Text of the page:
Extension of Westinghouse Nuclear Power Plant’s license not worth risk to community

·3 min read

Not worth risk

The 50-plus-year-old Westinghouse Nuclear Plant in Columbia is to be relicensed for 40 more years according to the Governors Nuclear Advisory Council.

Their unanimous agreement reminds me of the Public Service Commission’s unanimous agreement to approve the nuclear fiasco that killed SCE&G and raised rates.

Customer confidence is related to whether this old plant will survive another 40 years.

Why is the public assuming the risk for this project?

When it fails, the public will once again be left holding the bag, but this time, it won’t just be the financial risk, it will be the health risk of citizens exposed to environmental devastation.

Cassandra Fralix, Lexington

Let students wear hats

Students should be allowed to wear hats at school.

Schools make us wear IDs so they know who we are and that we are present in school. We also now wear masks, which cover our faces worse than a hat.

The rule about not wearing hats indoors goes back to the medieval times when there was concern about helmets being worn indoors by knights.

A hat is different. It does not protect you. It is a style and we should be allowed to express what we like.

Blake Morrison, Cayce

Teach real world skills

Schools need to add classes that teach students about things they will have to do as adults in the real world such as how to do taxes, drive, change a tire, or how to manage a bank account.

Many high school students leave school without this basic knowledge.

Schools spend an extraordinary amount of time teaching complex math that we most likely will never use, but fail to teach us basic things such as these that we need to succeed.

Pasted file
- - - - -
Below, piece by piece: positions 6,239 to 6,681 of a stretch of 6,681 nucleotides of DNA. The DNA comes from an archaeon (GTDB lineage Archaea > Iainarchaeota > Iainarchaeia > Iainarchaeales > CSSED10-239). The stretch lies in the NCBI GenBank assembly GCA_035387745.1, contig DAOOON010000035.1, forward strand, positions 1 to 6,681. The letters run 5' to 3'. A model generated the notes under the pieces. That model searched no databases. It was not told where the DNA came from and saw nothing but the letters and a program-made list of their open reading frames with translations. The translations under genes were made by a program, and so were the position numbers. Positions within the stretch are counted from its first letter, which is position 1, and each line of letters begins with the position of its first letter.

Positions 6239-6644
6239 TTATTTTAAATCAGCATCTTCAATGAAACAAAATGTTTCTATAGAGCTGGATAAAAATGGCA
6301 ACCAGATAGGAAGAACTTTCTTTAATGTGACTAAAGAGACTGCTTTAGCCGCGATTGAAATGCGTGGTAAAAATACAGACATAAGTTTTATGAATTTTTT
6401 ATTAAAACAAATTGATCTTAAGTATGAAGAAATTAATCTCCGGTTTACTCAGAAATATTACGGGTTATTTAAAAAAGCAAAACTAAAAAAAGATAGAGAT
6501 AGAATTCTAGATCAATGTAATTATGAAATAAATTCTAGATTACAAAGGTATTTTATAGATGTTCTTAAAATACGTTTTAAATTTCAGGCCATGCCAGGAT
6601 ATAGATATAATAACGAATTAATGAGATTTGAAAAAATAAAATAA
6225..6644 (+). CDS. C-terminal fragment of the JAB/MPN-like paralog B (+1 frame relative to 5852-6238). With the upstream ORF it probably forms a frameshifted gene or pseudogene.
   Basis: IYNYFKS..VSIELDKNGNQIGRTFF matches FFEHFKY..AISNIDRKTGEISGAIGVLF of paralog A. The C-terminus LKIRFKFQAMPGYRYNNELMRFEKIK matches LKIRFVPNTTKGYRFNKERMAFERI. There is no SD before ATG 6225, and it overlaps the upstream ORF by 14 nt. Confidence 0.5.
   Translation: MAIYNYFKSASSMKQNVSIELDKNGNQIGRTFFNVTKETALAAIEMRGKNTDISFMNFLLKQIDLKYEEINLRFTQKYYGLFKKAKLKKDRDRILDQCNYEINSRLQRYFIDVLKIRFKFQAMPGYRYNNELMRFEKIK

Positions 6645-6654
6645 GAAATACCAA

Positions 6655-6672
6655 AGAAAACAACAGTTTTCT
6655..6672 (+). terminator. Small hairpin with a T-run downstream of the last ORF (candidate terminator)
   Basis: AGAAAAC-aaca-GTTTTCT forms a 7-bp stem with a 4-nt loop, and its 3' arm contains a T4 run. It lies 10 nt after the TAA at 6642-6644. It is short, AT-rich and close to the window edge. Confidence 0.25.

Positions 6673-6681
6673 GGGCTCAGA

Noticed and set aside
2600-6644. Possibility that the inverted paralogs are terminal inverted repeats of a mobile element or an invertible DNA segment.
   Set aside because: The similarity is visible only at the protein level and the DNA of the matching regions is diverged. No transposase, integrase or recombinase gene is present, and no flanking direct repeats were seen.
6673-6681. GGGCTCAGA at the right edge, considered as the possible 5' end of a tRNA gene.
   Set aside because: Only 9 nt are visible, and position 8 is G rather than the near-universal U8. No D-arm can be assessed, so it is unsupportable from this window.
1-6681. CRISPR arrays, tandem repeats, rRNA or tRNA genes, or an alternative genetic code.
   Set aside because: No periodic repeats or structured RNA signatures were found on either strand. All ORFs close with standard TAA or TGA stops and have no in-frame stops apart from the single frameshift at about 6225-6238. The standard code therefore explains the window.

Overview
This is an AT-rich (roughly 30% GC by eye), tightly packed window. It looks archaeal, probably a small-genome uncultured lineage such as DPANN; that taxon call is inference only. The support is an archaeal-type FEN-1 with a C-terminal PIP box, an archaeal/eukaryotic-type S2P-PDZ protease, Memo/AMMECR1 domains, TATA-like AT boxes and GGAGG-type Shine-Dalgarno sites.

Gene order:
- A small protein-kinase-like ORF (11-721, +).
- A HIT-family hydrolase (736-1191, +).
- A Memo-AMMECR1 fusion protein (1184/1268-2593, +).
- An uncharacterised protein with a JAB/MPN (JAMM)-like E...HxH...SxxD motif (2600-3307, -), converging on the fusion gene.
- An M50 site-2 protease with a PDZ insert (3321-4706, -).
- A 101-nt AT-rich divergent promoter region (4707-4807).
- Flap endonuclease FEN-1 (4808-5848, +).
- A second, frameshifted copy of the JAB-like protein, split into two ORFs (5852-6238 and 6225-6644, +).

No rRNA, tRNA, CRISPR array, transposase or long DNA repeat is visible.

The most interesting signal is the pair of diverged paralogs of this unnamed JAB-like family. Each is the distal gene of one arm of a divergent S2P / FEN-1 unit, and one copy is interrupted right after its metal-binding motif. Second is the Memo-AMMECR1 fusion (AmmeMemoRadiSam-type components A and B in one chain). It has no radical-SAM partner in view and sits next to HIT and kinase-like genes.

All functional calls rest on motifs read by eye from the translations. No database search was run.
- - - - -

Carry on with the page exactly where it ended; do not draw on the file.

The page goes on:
By integrating these courses into our schools , young people will be better off in society.

Skylar Russell, West Columbia

Clean energy leader

South Carolinians should be proud of the fact that the Palmetto State was the first state in the nation this year to proclaim Sept. 20-24 as .“Clean Energy Week.” I am writing to thank Governor Henry McMaster for once again signing the official proclamation, just as he did last year along with dozens of other governors.

National Clean Energy Week, now in its fifth year, brings together government officials, industry associations, businesses, non-profits, and other advocates to celebrate the contributions of our nation’s clean energy sector and discuss its future in events in Washington, D.C., and across America.

Gov. McMaster explained how the clean energy sector has been critical in driving economic growth in our state in recent years. For example, South Carolina’s solar industry has created more than 3,000 jobs since 2014 after a law was passed allowing families to lease rooftop solar and provided solar consumers the right to get paid for the extra energy their solar panels produced.

I know I speak for many in applauding Gov. McMaster’s leadership in spurring energy innovation and developing affordable, clean energy sources in South Carolina.

Matt Orr, Columbia

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